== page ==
If anybody has access to the source code, I'd be willing to pay for the labor hours to get the correct answer. There is a lot of work that has to be done on the file format, on the fact that some block sizes seem to be shorter than others, and on the fact that some types of passwords are shorter than others. Also, I found that the NI hash algorithm was implemented very inefficiently. It might be worthwhile to write a new one, either in labview or C/C++ (I'd use labview).
Speaking of software solutions, another option that is probably worth a look would be to use the hashcat software. I haven't used it, but if you're running it on a lot of computers you can get it to use all your cores (or at least run in parallel. I think it will run on linux, but I don't know if that means the LabJack. Here's an article on how to use labjack ). It's also very configurable -- you can specify the password file, password length, and character types to use and it will brute force them all. The downside is that it's basically the computer for cracking. The advantage is that you can use any computer and it will work.
NOTE: You can also open password_file.rar as a compressed RAR archive. In LabVIEW, that will automatically decompress the archive, and you'll have the password_file.zip file. You can then unpack the password_file.zip as you did in Step 3 above.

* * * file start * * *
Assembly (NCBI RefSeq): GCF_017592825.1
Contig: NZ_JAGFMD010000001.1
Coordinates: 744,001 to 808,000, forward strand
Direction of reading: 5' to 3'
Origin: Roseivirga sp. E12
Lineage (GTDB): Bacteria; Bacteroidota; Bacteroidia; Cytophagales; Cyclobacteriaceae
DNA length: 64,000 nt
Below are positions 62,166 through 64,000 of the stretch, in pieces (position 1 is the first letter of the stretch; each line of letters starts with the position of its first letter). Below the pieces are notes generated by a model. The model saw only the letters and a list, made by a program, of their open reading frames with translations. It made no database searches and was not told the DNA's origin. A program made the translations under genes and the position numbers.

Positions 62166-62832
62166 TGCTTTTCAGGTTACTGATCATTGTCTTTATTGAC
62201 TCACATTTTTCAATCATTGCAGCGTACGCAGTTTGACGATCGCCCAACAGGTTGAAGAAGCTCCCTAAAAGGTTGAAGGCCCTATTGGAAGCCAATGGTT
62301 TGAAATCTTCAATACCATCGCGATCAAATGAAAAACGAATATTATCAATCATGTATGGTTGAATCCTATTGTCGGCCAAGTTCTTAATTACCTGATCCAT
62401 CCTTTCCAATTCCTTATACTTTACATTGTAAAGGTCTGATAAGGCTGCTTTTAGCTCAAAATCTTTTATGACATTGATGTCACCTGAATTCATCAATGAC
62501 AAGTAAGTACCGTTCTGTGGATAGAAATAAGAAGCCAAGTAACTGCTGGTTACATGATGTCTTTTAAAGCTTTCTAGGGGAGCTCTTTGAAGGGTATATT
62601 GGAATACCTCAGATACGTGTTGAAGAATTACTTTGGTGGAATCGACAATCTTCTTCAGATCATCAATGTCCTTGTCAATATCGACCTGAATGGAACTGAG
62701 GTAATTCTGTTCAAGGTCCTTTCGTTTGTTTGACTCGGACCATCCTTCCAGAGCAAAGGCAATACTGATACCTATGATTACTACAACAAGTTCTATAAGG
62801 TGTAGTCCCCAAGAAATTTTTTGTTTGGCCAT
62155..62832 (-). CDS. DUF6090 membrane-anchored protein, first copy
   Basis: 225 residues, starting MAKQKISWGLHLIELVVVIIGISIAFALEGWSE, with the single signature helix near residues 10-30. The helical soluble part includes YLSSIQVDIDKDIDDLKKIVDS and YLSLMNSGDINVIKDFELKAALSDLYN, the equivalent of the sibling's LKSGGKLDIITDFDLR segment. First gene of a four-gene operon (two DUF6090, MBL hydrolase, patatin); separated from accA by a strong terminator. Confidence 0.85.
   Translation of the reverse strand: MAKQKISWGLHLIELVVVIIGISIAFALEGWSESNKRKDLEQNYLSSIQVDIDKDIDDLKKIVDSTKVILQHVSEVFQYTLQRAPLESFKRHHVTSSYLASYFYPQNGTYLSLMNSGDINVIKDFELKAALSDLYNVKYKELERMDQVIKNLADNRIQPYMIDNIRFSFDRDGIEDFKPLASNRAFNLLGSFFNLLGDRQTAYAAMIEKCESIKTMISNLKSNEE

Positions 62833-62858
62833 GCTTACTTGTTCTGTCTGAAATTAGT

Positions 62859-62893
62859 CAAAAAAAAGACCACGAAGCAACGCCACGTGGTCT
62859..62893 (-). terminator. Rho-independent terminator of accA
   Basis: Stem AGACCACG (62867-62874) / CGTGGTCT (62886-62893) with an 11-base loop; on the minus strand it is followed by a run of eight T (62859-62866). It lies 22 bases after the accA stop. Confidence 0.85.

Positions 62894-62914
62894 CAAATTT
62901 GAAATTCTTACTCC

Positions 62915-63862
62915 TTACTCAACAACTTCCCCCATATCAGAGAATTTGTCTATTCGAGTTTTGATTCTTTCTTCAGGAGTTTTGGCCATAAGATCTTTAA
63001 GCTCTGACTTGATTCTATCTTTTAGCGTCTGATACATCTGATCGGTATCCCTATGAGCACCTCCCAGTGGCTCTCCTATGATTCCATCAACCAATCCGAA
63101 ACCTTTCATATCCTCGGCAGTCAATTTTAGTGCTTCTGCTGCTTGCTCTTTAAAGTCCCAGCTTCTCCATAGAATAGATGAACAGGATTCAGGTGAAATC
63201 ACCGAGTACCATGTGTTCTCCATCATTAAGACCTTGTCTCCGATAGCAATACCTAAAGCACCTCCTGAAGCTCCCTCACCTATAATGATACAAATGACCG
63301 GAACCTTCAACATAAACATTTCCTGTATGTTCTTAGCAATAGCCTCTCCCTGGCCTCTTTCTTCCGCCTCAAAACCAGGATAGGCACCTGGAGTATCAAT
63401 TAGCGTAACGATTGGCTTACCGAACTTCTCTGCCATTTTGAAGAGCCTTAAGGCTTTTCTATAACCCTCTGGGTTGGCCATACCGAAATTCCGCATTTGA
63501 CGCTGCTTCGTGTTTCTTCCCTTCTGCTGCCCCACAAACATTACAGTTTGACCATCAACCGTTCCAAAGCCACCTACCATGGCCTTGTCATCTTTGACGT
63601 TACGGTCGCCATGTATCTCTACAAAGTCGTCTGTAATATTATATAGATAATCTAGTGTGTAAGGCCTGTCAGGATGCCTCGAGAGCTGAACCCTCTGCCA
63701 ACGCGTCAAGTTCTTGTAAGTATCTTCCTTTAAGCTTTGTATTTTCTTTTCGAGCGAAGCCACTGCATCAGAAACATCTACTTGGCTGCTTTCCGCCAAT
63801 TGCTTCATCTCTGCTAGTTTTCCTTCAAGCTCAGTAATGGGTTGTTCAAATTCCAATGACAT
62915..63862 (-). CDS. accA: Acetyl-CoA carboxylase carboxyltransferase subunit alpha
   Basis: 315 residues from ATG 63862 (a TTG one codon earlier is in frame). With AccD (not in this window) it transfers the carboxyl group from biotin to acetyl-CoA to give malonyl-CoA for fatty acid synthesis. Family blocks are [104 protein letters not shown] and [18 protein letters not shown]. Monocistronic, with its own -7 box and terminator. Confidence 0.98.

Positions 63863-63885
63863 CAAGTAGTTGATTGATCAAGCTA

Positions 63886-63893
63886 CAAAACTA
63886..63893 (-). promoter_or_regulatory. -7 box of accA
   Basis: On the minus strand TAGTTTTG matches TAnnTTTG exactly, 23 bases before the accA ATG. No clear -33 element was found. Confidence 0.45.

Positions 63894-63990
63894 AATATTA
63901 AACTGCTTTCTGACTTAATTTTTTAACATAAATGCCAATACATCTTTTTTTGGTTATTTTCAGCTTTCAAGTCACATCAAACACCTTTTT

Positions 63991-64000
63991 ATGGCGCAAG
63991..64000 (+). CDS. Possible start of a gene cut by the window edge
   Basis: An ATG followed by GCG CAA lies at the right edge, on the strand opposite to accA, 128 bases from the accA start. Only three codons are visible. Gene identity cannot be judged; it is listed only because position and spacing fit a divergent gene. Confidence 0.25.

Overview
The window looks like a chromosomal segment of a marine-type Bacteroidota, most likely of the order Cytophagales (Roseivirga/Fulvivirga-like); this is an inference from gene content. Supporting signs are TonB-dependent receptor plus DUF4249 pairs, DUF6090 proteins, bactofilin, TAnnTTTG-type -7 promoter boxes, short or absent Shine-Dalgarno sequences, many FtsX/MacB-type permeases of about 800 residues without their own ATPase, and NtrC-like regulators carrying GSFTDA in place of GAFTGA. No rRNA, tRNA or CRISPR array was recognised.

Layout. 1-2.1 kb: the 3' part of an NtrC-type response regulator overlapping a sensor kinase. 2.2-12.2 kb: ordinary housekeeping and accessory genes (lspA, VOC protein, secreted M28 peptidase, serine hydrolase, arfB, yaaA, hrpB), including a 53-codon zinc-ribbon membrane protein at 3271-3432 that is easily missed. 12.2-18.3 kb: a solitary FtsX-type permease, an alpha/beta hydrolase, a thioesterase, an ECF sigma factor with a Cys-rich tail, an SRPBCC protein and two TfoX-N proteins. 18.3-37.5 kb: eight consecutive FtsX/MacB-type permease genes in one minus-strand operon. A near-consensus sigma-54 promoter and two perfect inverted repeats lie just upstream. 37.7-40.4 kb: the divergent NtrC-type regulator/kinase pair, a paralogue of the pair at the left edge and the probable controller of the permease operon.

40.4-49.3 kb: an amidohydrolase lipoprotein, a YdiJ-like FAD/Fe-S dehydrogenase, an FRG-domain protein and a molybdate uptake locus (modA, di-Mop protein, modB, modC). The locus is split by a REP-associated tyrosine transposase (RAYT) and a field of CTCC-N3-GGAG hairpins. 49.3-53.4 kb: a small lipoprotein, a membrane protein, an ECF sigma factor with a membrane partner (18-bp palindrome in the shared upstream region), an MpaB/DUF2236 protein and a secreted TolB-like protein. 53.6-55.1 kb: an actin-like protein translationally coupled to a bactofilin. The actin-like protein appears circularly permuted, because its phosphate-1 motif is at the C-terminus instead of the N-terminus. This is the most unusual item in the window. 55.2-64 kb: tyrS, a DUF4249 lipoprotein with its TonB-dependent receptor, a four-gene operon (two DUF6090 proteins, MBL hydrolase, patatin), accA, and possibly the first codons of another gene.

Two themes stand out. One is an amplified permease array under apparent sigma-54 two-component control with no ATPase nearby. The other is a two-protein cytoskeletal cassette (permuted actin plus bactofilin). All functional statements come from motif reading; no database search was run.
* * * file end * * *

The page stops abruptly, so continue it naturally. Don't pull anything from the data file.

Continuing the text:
To do that, you'll need to crack the password file and get the NT hash. And you'll need the correct NT hash and password to crack the NT hash. The password file contains both NT hashes and passwords.
This is where the fun begins. You're going to need to crack the password file, and use the NT hash you got from the shadow file in password_file_NT.zip to do so. You have two options: Download a tool like hashcat, or use some code you may have laying around. You'll need to supply the NT hash on the command line for hashcat.
So, open password_file.rar. Then open password_file_NT.rar. Unpack the password_file_NT.rar file to password_file_NT.zip. Then unpack password_file_NT.zip to password_file_NT.pdf. Then open password_file_NT.pdf in Acrobat. You'll see the shadow file for NT.
If you use strong encryption, you need to pass the password into the file system. The file system should then be configured to not allow any programs to change the contents of the file. (The file system can be configured to allow either encrypted or unencrypted reads.) 827ec27edc